The Shawnee News-Star
  • Holocaust survivor Max Glauben shares his story with Tecumseh students

  • Max Glauben’s life may most fittingly be described as phases of light and dark. He was the son of Jewish middle class parents in Poland before Germany invaded it in 1939.

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  • Max Glauben’s life may most fittingly be described as phases of light and dark. He was the son of Jewish middle class parents in Poland before Germany invaded it in 1939.
    “All you know is light and dark, light and dark,” Glauben said. “If you asked me how long were you in one camp and the other one, I would be lying.”
    Glauben, a Holocaust survivor and lecturer, spoke to students at Tecumseh Middle School Wednesday, which also happened to be the 70th anniversary of the attack on Pearl Harbor. Glauben spoke frankly to the students, telling his story and answering questions afterward with straightforward answers. He also visited individual classes to answer more questions from students after the assembly and lecture.
    When Glauben speaks with an accent that is still thick, he gestures with hands softened with age. Born in 1928, he was 11 years old and living in Poland when Germany invaded in 1939 and upended his life.
    He lived in the Warsaw Ghetto. He saw the ghetto’s uprising and its decimation by napalm before he was and placed in five different concentration camps and endured the “Death March to Dachau.” His parents and little brother did not survive the Holocaust.
    “My children don’t have any grandparents ... my children are being deprived because they are mistreated,” Glauben said. “It’s a comparison, when you become orphaned, and you don’t have some of these things, you sometimes don’t know what you’re missing.”
    A defiant 14-year-old Glauben survived through the Warsaw Ghetto by hiding in basements. He also survived medical experiments and manual labor in the concentration camps when he was the same age as many in his audience. During his talk, he spoke about the similarities between the youth he addressed at the school and the youth of the Warsaw Ghetto.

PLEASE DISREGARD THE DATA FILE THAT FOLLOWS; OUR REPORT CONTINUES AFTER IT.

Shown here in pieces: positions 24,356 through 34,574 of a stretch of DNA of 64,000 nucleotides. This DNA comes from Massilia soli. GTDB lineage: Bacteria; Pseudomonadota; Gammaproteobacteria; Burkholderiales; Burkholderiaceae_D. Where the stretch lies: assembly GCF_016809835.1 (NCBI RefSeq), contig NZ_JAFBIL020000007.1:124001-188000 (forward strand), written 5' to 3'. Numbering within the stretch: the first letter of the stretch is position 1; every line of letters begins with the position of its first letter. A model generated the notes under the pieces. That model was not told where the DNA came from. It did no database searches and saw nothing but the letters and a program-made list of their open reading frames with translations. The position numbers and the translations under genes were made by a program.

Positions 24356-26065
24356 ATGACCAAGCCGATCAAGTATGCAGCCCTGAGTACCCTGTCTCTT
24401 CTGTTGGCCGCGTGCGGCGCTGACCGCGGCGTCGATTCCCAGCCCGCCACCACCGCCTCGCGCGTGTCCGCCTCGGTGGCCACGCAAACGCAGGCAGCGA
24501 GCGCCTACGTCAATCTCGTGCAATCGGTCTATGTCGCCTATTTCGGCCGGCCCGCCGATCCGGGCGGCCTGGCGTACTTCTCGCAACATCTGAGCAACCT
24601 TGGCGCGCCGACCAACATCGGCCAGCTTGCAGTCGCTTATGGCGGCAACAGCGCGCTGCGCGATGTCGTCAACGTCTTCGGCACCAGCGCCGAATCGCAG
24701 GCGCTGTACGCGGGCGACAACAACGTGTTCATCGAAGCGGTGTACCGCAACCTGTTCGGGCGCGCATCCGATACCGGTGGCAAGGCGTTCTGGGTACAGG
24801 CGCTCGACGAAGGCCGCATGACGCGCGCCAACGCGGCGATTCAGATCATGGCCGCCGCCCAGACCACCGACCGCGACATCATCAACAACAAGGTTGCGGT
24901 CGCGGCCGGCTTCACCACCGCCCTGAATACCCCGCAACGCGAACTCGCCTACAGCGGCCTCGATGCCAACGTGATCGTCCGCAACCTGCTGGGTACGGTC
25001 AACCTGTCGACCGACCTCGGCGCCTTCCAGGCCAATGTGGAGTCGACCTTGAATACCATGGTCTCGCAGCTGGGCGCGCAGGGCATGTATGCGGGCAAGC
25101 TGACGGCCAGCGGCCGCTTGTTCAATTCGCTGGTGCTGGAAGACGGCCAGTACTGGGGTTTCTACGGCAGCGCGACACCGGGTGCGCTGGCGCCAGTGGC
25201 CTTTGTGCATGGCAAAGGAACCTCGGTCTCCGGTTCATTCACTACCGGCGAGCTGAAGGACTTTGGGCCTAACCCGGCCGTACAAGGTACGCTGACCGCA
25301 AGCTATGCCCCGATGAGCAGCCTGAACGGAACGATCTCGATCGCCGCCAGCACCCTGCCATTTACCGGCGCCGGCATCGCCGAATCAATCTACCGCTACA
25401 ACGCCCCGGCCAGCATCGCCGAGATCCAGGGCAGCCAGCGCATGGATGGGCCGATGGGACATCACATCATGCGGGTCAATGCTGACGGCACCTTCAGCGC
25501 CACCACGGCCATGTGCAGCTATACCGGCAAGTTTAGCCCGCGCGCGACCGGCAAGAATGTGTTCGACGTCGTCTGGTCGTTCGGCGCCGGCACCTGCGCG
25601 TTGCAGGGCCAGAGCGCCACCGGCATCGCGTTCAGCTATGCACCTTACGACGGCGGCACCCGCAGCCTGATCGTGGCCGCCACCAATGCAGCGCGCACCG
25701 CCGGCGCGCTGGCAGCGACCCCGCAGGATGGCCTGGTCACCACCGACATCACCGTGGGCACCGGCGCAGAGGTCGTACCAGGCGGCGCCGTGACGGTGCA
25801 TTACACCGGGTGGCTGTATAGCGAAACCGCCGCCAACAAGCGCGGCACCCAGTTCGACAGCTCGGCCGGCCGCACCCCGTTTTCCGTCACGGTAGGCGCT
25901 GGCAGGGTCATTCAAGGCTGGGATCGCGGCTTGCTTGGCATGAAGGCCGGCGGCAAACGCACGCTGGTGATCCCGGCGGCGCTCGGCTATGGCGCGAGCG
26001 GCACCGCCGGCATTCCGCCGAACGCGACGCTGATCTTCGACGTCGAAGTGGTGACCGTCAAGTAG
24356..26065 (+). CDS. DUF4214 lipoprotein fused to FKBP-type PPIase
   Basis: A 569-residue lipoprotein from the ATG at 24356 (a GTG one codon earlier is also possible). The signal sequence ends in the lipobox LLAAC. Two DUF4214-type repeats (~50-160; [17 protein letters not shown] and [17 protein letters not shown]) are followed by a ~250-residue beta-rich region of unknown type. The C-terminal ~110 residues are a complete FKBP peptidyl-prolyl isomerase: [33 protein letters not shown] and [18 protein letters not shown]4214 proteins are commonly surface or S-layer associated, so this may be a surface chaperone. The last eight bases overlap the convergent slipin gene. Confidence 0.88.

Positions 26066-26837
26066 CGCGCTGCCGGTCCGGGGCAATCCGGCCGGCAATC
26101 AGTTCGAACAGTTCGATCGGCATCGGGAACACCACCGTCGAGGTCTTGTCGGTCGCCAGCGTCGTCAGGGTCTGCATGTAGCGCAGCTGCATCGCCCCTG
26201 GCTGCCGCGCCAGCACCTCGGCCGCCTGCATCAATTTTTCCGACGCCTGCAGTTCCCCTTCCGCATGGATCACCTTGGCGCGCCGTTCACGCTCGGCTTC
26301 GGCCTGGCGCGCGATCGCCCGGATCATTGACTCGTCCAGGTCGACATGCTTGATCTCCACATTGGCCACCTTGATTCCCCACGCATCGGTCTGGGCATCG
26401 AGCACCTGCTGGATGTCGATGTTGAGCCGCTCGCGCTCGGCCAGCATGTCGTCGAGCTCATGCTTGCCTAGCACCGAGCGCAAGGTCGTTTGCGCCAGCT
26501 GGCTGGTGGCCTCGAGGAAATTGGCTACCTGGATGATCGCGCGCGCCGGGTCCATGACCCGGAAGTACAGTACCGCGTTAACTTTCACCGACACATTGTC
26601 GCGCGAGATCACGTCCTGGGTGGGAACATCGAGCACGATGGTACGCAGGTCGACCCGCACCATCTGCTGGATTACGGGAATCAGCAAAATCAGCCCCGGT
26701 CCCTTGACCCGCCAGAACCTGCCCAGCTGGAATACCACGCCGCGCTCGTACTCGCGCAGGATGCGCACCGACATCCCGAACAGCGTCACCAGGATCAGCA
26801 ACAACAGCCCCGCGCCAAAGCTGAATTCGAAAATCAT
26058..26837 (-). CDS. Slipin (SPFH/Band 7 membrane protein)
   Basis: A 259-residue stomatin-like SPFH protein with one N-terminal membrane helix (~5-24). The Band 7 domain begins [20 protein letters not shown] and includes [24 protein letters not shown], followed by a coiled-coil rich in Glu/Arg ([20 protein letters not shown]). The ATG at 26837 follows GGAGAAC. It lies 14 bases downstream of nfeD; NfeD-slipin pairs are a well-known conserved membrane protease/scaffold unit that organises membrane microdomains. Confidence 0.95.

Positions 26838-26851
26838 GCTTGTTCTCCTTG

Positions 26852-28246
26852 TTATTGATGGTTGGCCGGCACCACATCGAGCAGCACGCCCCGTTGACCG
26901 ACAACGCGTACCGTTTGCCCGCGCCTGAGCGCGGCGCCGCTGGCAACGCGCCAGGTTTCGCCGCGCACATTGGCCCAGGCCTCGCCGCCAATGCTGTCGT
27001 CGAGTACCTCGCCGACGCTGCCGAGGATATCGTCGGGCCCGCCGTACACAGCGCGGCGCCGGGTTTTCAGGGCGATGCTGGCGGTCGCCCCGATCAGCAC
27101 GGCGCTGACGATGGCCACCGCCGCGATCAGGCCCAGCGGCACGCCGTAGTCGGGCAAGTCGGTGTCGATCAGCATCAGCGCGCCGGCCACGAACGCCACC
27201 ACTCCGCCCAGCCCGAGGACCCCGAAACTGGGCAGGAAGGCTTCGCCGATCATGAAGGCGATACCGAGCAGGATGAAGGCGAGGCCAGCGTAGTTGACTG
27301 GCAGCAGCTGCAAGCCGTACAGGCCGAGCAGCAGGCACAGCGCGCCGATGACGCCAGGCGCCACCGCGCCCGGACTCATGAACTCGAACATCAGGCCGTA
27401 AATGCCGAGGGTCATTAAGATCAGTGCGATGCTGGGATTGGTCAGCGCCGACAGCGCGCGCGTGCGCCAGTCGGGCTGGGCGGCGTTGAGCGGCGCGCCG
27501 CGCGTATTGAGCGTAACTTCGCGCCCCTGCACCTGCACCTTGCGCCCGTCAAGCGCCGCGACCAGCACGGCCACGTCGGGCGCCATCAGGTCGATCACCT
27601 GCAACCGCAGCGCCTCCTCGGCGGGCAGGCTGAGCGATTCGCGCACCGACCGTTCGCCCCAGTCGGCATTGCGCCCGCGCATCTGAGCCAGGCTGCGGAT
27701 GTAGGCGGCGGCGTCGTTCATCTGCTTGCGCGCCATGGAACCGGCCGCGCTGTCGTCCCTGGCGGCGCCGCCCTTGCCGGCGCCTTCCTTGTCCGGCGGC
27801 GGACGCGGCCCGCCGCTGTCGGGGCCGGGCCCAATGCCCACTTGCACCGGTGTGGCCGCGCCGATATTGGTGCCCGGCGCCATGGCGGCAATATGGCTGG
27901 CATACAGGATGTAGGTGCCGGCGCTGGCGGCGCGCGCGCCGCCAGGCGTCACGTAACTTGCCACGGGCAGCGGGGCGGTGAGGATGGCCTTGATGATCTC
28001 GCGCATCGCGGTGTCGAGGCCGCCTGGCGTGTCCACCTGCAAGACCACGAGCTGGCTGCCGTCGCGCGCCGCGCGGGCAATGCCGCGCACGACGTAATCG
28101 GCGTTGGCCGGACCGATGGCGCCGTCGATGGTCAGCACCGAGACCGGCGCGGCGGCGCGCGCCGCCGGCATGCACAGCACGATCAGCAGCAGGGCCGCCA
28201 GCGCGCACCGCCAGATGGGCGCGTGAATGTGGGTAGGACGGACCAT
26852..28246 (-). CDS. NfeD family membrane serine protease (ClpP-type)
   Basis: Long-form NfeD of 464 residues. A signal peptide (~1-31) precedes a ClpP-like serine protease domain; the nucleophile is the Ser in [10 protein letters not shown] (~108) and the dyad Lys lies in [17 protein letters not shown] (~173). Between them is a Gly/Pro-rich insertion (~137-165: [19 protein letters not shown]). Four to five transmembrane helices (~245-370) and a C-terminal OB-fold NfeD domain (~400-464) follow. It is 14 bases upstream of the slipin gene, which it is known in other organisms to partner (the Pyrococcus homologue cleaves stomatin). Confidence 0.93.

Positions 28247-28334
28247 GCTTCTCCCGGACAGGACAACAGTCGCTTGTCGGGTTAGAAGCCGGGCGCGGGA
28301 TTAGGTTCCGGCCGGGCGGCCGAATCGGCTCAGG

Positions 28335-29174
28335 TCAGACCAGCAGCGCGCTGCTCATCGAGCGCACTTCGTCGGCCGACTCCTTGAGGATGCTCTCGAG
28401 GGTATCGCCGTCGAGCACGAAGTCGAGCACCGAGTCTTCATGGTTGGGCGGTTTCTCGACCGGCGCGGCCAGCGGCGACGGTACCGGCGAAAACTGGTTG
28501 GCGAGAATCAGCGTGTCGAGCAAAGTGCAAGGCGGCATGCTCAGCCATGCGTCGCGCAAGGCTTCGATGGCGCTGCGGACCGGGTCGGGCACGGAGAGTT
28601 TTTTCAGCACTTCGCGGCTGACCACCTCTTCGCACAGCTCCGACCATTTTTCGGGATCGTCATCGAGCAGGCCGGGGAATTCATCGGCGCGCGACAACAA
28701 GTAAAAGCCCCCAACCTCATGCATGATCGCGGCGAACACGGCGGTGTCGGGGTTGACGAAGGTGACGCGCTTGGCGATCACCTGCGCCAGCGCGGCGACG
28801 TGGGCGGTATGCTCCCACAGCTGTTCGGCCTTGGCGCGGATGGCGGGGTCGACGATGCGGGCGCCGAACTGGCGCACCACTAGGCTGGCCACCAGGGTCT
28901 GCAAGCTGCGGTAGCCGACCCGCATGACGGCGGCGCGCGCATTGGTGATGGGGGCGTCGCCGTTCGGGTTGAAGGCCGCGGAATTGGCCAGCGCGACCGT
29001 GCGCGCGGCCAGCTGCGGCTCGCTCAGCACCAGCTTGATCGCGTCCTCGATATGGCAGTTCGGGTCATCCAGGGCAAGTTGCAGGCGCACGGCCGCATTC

The youth of the ghetto eventually became the force that helped his people persist through tragedy and cruelty, he said. The youth today has the power to prevent future atrocities and shape the future.
    “The youth became the backbone of the ghetto. Any imaginable disease known to mankind was in the Warsaw Ghetto because of the lack of food and water that we drank out of the river. Eighty percent of the food that was eaten in the ghetto in 1942 ... was brought in by the youth,” he said. “Today’s generation is a much civil generation than our previous ones. They are the future leaders of our country and I’m sure they would prevent another holocaust like that from happening.”
    Freed by the army when he was 15 years old, Glauben ended up in Nuremburg, Germany. He stayed with the army, learning English and working as a mess sergeant serving Polish guards and German prisoners of war. After the U.S. Orphan Act in 1947 he was granted passage to the United States.
    Page 2 of 2 - He was drafted into the Army in 1951. He served four years in the service plus five years in the reserves, and ended up at Ft. Hood in Texas. He has lived in the Dallas area since then.
    After coming to the U.S. Glauben helped start Synagogues and is a lifelong director of the Dallas Holocaust Museum.
    Glauben still has nightmares about his time under Nazi control. Images with similarities to the Warsaw Ghetto and his life in the concentration camps will subconsciously jog his memory and manifest as a nightmare at night.
    “Certain things are comparable to what happened there like, for instance, [Hurricane Katrina] and other disasters, or a tornado,” Glauben said. “When I look at a house that has been torn up... then it comes back. Then, I go to bed, and I scream.”
    Glauben is married and has three children and seven grandchildren. Glauben sounded a lot like the grandfather that he is, telling the students they shouldn’t get tattoos or any other body modifications because the body is a temple built from the image of God.
    “The reaction I get when I return from the students, we don’t shake hands we hug each other because I become like a grandfather, and they sometimes feel my pain,” Glauben said. “The true striving of peace and love toward each other is very much alive.”

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